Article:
Itti appears in royal names such as Nefertitti. Even today among the Oromo of the Horn of Africa the affix designates persons of high social standing: Kaartuumitti, Finfinneetti, and Dimashqitti.

Eve apparently recognized her firstborn son as a ruler. Yet Cain was banished or sent away from his parents' homeland. Genesis 4:15 states that he moved "east of Eden". If his homeland was in the Nile Valley, that means Cain moved into Arabia. His descendants are found in the land of Kenan/Kenites, which is the land of Canaan, or כנען, pronounced kena'an.

His brother Seth ruled over a territory in the Nile Valley which was called the Land of Seti. Cain and Seth built cities, had musical instruments, worked stone and metal, and worshiped the High God. Their descendants intermarried (as shown in the diagram) and dispersed widely as early kingdom builders.

Lamech the Elder with his two wives (Gen. 4) and Lamech the Younger, his grandson (Gen. 5).

The biblical data identifies the historical Adam and Eve as founding parents of the early Hebrew lines descending from Cain and Seth. Because the descendants of Cain and Seth intermarried (caste endogamy), all their Hebrew descendants could claim them and their unnamed wives as their common ancestors (cognatic descent). 

The ascendant rulers took half-sisters as their first wives and later in life took patrilineal cousins as their second wives. Sarah was Abraham's half-sister wife (Gen.  Sarah enjoyed the life of a wealthy, highborn woman. Her name is derived from the Akkadian word for queen: šarratum. In Genesis 20:12, Abraha explains that he and Sarah had the same father but different mothers. Their father Terah had two wives, as did many Hebrew rulers.

Keturah was Abraham's cousin bride. She bore him six sons and an unknown number of daughters. The two wives lived in separate settlements and those settlements were instrumental in maintaining territorial boundaries. However, the birth of two firstborn sons raises the question: “Which is the ruler’s proper heir?” Among the early Hebrew the proper heir was the firstborn son of the first wife, usually a half-sister. That is why Isaac was Abraham's proper heir, and like his father, Isaac was a man of great wealth. He ruled over his father's territory in Edom (Idumea), the land of red people.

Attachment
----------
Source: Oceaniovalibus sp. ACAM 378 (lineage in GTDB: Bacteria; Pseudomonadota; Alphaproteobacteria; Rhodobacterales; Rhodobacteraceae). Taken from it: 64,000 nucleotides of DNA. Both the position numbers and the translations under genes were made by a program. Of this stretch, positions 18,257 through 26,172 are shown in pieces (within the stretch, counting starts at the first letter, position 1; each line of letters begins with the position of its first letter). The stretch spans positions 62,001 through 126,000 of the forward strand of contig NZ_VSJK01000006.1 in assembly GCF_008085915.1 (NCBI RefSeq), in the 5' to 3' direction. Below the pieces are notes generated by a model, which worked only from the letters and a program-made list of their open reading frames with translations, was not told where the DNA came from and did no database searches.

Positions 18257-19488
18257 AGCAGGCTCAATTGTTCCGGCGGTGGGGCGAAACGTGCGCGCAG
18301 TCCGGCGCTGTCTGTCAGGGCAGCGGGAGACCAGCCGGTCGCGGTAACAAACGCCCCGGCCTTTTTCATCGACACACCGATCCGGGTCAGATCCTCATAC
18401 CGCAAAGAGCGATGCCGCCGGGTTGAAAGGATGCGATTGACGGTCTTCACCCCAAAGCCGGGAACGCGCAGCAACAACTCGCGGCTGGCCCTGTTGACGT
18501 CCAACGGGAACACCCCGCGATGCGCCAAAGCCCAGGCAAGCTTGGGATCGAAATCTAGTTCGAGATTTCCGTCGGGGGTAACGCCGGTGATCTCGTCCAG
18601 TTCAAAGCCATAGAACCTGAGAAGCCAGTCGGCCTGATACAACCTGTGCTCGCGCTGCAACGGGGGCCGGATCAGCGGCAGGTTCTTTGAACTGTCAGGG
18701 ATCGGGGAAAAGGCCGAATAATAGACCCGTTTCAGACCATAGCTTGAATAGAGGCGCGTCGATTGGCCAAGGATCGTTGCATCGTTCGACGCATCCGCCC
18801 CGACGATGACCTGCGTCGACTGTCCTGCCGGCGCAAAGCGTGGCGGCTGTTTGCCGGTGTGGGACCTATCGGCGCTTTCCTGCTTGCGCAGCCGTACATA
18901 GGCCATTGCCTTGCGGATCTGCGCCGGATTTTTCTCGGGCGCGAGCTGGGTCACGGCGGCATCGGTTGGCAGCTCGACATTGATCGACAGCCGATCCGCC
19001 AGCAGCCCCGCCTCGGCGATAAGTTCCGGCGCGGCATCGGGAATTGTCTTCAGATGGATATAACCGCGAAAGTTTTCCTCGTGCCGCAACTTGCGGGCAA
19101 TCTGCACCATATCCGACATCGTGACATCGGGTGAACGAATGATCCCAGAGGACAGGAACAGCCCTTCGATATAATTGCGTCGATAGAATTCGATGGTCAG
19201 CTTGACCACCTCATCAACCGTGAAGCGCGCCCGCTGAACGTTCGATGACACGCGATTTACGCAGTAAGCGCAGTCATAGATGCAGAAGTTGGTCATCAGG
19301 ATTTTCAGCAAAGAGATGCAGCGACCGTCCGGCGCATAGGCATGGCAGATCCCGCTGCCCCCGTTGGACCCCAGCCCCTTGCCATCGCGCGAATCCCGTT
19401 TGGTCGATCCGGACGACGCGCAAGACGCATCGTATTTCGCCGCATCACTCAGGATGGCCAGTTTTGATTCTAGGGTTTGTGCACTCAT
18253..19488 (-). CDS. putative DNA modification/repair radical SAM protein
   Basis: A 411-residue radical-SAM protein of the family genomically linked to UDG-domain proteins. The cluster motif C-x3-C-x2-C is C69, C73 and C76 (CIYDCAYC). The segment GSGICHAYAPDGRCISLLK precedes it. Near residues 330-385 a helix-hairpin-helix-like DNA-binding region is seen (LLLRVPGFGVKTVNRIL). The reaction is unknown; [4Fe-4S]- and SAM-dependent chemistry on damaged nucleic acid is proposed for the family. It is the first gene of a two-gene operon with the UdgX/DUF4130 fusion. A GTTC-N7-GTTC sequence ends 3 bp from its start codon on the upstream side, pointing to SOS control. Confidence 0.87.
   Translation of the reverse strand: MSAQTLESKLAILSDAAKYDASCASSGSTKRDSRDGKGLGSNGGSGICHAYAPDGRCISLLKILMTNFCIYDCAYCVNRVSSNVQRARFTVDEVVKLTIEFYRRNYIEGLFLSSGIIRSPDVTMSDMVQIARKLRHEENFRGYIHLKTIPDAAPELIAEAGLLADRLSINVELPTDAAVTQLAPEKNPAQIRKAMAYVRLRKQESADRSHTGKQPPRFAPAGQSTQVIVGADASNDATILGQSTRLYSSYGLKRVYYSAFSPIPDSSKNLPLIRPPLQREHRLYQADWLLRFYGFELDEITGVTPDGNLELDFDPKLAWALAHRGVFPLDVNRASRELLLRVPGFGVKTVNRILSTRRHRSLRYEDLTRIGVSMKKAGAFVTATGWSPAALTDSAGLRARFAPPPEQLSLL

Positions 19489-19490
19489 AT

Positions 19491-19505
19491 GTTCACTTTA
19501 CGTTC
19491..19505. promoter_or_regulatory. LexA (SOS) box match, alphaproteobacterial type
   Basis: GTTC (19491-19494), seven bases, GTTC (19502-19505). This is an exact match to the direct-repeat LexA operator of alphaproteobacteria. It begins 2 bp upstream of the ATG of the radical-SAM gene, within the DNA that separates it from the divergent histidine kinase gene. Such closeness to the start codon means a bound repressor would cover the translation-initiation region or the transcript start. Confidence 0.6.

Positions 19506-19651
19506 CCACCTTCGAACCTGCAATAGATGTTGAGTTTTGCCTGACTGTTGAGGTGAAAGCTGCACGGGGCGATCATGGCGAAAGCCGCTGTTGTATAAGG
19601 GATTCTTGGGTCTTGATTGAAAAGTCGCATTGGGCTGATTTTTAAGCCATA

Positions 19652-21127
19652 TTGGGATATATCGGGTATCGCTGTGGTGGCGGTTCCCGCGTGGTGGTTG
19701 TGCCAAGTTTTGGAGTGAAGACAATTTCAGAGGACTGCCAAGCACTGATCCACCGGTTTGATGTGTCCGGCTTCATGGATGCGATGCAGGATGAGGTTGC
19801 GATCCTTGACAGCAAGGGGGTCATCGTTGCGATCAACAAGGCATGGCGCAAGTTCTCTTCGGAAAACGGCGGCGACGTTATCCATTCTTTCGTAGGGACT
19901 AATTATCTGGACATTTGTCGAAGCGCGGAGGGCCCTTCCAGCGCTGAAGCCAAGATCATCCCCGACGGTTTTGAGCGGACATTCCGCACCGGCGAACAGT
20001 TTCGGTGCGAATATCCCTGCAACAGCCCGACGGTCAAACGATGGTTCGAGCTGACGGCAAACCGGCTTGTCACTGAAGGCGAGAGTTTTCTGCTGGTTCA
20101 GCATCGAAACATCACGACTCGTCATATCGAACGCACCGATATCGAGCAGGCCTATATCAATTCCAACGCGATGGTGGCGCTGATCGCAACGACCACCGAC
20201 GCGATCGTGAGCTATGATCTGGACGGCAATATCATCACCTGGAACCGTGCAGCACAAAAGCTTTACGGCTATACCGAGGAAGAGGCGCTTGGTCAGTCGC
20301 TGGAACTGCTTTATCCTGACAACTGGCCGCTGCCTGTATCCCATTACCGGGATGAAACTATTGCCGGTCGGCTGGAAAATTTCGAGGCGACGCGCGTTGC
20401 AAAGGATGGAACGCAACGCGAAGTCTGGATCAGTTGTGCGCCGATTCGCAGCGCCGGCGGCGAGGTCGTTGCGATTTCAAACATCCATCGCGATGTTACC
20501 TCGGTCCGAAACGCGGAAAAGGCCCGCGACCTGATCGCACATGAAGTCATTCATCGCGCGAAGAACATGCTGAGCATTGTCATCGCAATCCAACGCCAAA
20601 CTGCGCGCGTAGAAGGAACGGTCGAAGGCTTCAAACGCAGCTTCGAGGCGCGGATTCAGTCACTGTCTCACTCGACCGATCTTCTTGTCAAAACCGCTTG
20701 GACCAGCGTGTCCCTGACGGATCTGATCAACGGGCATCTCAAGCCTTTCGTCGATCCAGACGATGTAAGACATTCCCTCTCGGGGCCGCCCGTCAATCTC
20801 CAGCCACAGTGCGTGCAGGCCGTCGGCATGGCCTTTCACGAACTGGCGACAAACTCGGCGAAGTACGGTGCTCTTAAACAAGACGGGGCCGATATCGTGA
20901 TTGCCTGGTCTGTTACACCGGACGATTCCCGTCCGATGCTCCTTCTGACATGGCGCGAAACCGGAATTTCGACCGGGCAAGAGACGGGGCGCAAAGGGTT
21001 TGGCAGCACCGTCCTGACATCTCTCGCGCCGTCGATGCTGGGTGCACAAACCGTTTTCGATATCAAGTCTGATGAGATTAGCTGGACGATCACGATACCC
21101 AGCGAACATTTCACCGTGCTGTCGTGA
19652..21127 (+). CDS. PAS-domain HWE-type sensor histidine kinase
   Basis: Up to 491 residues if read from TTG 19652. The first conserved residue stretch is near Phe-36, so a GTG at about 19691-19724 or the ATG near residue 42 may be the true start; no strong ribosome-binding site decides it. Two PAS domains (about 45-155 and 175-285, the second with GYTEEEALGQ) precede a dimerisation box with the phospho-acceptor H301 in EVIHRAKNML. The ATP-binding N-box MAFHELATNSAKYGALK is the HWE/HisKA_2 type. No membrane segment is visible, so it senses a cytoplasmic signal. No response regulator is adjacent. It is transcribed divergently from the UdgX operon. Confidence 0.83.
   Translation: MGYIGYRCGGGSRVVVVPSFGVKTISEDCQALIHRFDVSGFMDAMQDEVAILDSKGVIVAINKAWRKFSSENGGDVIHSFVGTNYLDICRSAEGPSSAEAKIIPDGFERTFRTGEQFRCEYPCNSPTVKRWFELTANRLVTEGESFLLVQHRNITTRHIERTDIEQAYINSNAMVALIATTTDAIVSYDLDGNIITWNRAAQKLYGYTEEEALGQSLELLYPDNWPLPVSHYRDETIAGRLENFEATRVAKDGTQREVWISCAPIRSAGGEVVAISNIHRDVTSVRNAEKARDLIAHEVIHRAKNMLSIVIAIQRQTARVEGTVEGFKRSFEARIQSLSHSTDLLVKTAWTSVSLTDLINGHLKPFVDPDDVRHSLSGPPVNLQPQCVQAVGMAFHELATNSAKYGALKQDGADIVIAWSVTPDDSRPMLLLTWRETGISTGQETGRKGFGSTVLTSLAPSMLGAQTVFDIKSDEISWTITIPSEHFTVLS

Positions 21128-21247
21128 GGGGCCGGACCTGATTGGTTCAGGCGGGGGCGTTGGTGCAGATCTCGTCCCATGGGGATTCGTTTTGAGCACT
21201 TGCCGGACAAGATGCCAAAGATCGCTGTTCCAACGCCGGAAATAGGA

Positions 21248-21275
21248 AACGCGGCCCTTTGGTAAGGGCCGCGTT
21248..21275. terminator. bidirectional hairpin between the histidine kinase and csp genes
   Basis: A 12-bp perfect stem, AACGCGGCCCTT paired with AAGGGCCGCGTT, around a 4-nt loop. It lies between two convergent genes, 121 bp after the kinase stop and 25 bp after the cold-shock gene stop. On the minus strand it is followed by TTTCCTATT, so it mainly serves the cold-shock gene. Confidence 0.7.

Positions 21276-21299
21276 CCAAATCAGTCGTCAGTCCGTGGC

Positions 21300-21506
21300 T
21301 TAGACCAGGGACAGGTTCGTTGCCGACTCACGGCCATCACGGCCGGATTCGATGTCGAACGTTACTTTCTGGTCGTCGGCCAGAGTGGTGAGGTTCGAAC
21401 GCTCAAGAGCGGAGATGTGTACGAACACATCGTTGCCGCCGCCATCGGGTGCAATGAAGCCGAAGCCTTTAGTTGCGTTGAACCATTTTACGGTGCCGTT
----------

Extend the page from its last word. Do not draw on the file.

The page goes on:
Analysis of the early Hebrew kinship pattern provides verification that these were historical persons. Their kinship pattern is authentic. If it were not so, it could not be diagrammed, and that kinship pattern would not be consistent through the biblical texts. Some have offered the proofless argument that the structure of the king lists of Genesis 4 and 5 reflects a literary device. Biblical anthropology has demonstrated that the kinship of Genesis 4 and 5 "begets" is the same pattern found with Ham and Shem, Abraham and Nahor, and many other Hebrew rulers named in the Bible.

Kinship patterns are highly resistant to change, especially among castes. The early Hebrew were a ruler-priest caste with a distinctive marriage and ascendancy pattern. That pattern can be discerned by cutting through the layers, using an empirical method.

Saturday, November 4, 2023

Melchizedek and Abraham Were Kinsmen


In this post I respond to a friend's question about Melchizedek's relationship to Abraham.

Alice, on your blog you stated, "Melchizedek's earthly father was probably Sheba the Elder whose ancient royal line rivaled the House of David (II Sam. 20). The omission of Melchizedek's ancestry in the Hebrew Scriptures is consistent with the common practice of eliminating elements of history that do not serve the Jewish narrative. Omissions about ancestry and kinship, and aspersions cast upon some of the early Hebrew rulers is motivated by political expediency."

Do you have any supporting evidence for the assertion that Melchizedek's father was probably Sheba the Elder?

The data required to understand the relationship of Melchizedek and Abraham is found in Genesis 14 and in an understanding of the social structure of the biblical Hebrew, a ruler-priest caste.

1. Melchizedek was the ruler-priest of the high place that came to be called Jerusalem. The Hebrew were a caste of ruler-priests and Melchizedek fits that description. Melchizedek means "righteous king". He is remembered because he was a high king over lesser regional rulers (vassals) such as Abraham. Abraham's relationship to Melchizedek fits the Suzerain-vassal pattern. A vassal holds land on conditions of homage and allegiance. For the Hebrew, the allegiance was based on blood ties.

2. As I show in my book The First Lords of the Earth: An Anthropological Study, the early Hebrew were widely dispersed in the service of kingdom builders who established strongholds at elevated sites near permanent water sources. That describes Jerusalem in Abraham's time.